Let me offer an alternative hypothesis to explain what we are witnessing in American politics. This hypothesis rests on three premises:

First, I want to propose that neoliberalism is the crisis of the fascist state. In my definition, the most important feature of fascism is bourgeois state management of the national economy to increase accumulation. The crisis of fascism, further defined here as neoliberalism, simply means the bourgeois state progressively loses its capacity to manage its national economy for the purpose of increasing the accumulation of its national capital.

Second, I also propose this crisis is not an accident, but the expression of the inherent dynamic of the capitalist mode of production, which results in ever increasing concentration and centralization of capital in fewer hands at one pole and the emergence of a surplus population of workers at the other pole.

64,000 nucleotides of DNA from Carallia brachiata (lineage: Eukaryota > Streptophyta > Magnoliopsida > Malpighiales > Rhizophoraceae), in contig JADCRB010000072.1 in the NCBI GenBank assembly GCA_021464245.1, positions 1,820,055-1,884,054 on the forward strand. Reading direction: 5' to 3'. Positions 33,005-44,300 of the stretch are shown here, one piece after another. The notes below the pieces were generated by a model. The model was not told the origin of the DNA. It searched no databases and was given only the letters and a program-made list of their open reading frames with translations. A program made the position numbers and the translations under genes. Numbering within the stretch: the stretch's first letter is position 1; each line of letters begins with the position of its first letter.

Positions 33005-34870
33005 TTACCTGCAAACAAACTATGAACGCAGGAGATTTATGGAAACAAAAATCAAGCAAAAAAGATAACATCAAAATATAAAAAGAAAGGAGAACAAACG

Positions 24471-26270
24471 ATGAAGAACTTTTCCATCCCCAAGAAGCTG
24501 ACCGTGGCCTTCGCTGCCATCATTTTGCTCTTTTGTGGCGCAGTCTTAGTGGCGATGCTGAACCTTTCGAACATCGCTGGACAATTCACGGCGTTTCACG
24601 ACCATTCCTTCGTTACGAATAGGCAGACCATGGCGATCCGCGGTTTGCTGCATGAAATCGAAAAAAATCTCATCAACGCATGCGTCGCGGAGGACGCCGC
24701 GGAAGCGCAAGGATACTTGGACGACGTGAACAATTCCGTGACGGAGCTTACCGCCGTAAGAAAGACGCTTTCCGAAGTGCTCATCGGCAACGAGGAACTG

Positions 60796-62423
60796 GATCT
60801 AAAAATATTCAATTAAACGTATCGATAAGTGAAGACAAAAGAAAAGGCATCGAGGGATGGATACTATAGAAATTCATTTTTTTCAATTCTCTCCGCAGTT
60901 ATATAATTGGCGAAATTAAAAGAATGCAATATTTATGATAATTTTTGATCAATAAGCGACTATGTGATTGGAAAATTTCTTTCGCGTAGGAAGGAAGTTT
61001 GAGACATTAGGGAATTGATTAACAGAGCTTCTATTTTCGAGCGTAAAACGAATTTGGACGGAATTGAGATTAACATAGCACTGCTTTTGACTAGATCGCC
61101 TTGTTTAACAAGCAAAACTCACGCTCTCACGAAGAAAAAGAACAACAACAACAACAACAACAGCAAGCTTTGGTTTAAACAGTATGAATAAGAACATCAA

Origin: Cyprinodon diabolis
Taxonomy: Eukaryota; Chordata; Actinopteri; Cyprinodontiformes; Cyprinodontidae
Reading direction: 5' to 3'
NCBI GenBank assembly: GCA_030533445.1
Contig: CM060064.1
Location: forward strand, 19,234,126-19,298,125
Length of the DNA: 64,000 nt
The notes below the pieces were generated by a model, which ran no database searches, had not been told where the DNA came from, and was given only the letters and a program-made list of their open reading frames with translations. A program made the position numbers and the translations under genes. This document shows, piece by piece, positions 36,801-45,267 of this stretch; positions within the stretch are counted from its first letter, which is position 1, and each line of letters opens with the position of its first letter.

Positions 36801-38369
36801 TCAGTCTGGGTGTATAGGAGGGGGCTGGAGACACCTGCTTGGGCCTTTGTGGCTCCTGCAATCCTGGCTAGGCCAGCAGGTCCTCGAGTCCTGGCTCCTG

Finally, I propose that the inherent dynamic of the mode of production toward ever greater concentration and centralization of capital does not halt at national frontiers. The dynamic is thus expressed within the world market as the concentration not just of capitalist wealth, but also political and economic power in the hands of a single state, side by side with the loss of sovereignty of many states.


Of course, most people do not actually believe the state today is fascist. They think fascism was some aberrant European political movement that emerged out of the Great Depression and defeated by “the democracies” in the 1940s. I understand this view, but humor me for a minute.